Blood Words

Numerous scientific terms that describe the appearance or action of blood derive from the Greek word for blood: haima. From the Greek element comes an English prefix spelled haem– in British usage and hem– in American usage. haemoglobin / hemoglobin An iron-containing protein pigment occurring in the red blood cells of vertebrates. The protein is … Read more

For Some Reason

The idiom “for some reason” means, “for a reason unknown to me.” For example: For some reason, they hid behind a lot of legal issues. [The] game keeps scrolling up for some reason.  For some reason, the drivers were very discourteous that night. I first noticed the non-idiomatic phrase “in some reason” used in place of “for … Read more


A reader objects to the expanding use of the noun gig beyond the meaning it has for musicians: I have received an invitation to attend a ‘revegetation gig’ at a local riverside park in Brisbane Australia. I know that music bands play at ‘gigs’, but to use ‘gig’ to mean a getting together of people … Read more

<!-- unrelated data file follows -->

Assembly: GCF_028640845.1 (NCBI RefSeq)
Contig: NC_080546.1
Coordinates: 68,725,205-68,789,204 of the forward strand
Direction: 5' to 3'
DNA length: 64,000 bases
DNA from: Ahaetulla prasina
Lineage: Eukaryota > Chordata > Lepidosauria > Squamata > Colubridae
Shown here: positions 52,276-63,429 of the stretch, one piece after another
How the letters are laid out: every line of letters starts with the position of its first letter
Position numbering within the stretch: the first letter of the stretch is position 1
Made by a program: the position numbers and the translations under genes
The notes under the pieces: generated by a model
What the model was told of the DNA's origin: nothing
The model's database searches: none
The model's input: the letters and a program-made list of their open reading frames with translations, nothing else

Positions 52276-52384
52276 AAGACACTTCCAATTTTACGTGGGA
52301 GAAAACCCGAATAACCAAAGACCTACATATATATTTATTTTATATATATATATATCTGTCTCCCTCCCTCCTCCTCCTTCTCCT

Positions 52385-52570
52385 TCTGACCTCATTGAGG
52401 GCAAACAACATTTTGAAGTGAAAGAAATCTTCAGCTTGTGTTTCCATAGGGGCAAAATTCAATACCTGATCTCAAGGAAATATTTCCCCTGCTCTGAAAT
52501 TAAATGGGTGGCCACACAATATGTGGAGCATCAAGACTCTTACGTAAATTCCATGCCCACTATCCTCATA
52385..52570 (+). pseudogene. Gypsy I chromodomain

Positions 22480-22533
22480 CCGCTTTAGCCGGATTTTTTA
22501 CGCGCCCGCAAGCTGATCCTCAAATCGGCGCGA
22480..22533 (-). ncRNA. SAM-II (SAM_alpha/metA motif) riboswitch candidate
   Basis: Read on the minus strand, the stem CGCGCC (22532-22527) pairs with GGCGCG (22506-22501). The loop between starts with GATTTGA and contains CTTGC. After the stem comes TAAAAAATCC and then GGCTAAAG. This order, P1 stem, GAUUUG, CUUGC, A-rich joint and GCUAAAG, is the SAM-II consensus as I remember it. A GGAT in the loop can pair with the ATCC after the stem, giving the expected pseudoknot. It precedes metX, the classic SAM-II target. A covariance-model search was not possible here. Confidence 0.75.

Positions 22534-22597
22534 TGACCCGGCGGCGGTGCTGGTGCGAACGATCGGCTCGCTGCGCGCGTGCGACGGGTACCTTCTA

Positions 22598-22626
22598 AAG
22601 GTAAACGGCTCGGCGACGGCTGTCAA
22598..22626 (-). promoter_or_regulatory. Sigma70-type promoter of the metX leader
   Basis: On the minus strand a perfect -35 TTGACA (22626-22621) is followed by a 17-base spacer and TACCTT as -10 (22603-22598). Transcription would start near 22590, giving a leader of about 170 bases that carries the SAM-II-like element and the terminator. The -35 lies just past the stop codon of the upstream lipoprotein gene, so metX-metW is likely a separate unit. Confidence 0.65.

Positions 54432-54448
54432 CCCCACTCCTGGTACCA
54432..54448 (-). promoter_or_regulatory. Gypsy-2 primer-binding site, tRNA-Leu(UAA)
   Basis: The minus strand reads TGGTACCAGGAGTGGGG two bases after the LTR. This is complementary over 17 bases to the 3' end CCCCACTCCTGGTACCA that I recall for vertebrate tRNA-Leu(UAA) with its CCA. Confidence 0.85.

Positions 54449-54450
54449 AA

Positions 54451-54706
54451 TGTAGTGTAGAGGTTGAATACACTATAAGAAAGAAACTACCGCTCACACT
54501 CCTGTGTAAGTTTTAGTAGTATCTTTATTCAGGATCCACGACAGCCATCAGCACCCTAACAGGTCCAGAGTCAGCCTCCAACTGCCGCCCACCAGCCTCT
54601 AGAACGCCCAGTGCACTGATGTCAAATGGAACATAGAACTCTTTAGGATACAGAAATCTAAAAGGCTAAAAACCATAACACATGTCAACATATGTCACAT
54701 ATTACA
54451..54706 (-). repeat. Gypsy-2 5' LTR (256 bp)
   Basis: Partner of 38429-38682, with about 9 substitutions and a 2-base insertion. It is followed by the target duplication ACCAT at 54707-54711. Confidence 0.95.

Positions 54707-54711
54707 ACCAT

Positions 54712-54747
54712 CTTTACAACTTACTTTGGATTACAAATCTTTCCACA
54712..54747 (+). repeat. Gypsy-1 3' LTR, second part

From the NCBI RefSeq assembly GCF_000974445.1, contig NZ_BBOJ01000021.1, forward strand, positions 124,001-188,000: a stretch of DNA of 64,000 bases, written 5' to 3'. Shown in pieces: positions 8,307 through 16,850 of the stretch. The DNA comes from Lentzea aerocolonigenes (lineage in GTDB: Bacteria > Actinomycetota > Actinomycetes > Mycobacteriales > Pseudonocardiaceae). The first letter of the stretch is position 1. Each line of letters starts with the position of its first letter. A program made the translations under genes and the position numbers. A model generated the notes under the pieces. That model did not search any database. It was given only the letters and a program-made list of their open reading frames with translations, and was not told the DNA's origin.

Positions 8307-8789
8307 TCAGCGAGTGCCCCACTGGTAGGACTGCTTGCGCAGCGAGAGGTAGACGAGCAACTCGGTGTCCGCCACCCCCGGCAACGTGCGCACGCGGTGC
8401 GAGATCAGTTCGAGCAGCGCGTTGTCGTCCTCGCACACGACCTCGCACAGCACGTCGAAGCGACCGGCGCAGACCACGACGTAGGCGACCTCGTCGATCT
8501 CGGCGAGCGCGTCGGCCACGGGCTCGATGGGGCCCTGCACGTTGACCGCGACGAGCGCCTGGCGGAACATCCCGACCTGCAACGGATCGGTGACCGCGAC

This word from the Greek referred originally to the ease and comfort felt by people who enjoy good health. The Greek elements are eu (well) and pherein (to bear/carry). Etymologically, euphoria is a feeling of well-being. The earliest use of euphoria in English (1684) is as a medical term. The right medicine could produce a … Read more

Confused Words #5: Conscious vs. Conscience

The similarity of the words is no doubt the reason they are confused. The first syllable is pronounced the same in both, and both contain a /sh/ sound: conscious /KON-shus/ conscience /KON-shence/ An important difference, and one that should point a speaker to the correct word, is the fact that they function as different parts … Read more


A reader has requested a discussion of the word redact: Your article on degrade…reminded me of redact, a verb whose meaning is shifting because the usual context in which it is used nowadays is when a document is partially censored or has portions elided. Perhaps you would like to do an article on redact. The … Read more

Verb Review #5: Adverbial Clauses

Clauses function as one of three parts of speech: adverb, adjective, or noun. This review is about adverbial clauses (also called “adverb clauses”). Reminder: A clause is a group of words that contains a finite verb. A finite verb shows tense. For example: sing, walked, was thinking, is living, etc. Finite verbs are also called … Read more